He says he found out while in Austin last week, when he was down there for a conference with other superintendents and state Sen. Florence Shapiro.
"The consultants brought out a new spreadsheet and said, 'The budget just laid out double our liability," HInojosa says. "I was blown over. In my mind, I'd been preparing for the worst-case scenario under the original project that was closer to $100 million. We'd come up with a plan that was painful, but at least it was something we could handle. There were things I'd never considered reducing before that were now on the table. Now, there are no sacred cows."
What kind of things had he looked initially?
"Secondary school principals begged me never to touch common planning time," he says. "There are seven periods in secondary school. We have a planning period where all of our teachers plan together. That costs us $25 million a year, and we bought that with the four pennies we received from the tax increase several years ago. That's how teachers can plan together -- veterans can help younger teachers. But that's on the table now."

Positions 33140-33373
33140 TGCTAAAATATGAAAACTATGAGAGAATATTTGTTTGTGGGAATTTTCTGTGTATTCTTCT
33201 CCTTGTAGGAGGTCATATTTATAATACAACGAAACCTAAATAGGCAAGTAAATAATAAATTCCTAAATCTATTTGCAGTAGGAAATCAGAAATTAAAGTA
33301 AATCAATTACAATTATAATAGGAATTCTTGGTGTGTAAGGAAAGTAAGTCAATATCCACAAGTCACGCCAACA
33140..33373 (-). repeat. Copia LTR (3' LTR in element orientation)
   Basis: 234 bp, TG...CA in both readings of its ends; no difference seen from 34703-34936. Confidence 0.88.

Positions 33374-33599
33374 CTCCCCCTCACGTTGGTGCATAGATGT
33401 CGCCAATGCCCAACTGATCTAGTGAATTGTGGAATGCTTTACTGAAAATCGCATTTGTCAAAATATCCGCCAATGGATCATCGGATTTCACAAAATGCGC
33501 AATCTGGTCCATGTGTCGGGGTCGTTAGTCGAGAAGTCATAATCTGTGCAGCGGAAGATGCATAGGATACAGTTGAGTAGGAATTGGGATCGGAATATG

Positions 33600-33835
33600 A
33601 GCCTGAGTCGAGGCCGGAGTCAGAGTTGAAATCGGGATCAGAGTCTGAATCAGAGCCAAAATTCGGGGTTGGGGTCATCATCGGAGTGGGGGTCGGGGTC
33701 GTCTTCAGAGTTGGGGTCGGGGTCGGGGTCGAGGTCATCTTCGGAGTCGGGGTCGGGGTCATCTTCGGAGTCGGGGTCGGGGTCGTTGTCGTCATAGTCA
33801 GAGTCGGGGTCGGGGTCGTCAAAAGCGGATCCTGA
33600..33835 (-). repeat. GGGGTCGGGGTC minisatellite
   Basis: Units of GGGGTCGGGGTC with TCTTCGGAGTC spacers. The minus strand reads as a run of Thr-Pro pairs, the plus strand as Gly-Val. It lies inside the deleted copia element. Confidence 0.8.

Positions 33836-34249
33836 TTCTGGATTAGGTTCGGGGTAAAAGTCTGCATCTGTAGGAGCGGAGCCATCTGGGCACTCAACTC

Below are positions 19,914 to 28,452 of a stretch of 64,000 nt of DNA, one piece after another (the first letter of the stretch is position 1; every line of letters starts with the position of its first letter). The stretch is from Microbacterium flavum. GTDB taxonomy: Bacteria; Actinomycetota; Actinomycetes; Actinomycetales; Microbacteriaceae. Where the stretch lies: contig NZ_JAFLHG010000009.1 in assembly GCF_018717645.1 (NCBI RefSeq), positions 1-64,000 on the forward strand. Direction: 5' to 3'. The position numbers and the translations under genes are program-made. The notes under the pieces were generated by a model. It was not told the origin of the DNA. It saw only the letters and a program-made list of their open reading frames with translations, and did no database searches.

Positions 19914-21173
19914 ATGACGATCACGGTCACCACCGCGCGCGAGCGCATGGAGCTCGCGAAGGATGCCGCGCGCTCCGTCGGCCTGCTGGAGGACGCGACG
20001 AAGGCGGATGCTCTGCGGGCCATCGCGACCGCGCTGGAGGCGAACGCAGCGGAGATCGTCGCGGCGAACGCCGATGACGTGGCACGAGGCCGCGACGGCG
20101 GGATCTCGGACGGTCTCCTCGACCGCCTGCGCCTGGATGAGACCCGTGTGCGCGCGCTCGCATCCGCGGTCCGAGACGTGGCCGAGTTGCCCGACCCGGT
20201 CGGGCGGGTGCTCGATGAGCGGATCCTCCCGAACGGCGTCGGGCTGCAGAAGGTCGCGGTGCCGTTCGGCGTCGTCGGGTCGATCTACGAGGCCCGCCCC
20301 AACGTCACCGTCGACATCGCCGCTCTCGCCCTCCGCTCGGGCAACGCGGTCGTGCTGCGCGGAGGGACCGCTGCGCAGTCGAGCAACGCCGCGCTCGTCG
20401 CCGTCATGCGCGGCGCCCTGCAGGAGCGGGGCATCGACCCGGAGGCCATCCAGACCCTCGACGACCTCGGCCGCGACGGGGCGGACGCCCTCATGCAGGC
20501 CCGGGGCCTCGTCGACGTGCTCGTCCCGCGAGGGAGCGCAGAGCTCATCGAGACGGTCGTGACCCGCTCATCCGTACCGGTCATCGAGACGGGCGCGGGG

Dahlander, who's sitting in the super's office, chimes in: "That was put in place five years ago, so that's relatively new."
I tell the Hinojosa that yesterday, Dahlander said there was a chance they'd ask for shorter school years -- perhaps as few as 175 days. But, I ask, isn't that number set by the Legislature? The super says yes, and that lawmakers are indeed looking at introducing bills that would "allow us to have shortened years and furlough days." That way, he says, "we wouldn't have to cut as many positions. But that's necessary just to get to the numbers" that were originally projected.
But a tax hike, which Dahlander has also mentioned, isn't likely.
"Of course, we can't go for a tax hike during this budget process without voter authorization," he says. "What we did ask was, Is there was any way they vould give the local board any kind of discretion to ask for a few more pennies, and they said it wouldn't go anywhere."
Layoffs, Hinojosa says, are inevitable. He reminds: During the $64-million budget shortfall of 2008, that was "because we were overstaffed in campus personnel. But, yes, we would have to reduce our payroll significantly. At some point, reducing payroll will involve having less employees, absolutely. I've asked my CFO to give us a breakdown of what we spend. As in: If about 57 percent our of money goes to teachers, what's the X percent spent on principals and the X amount spent on counselors and the X amount on central office. I want to have that chart."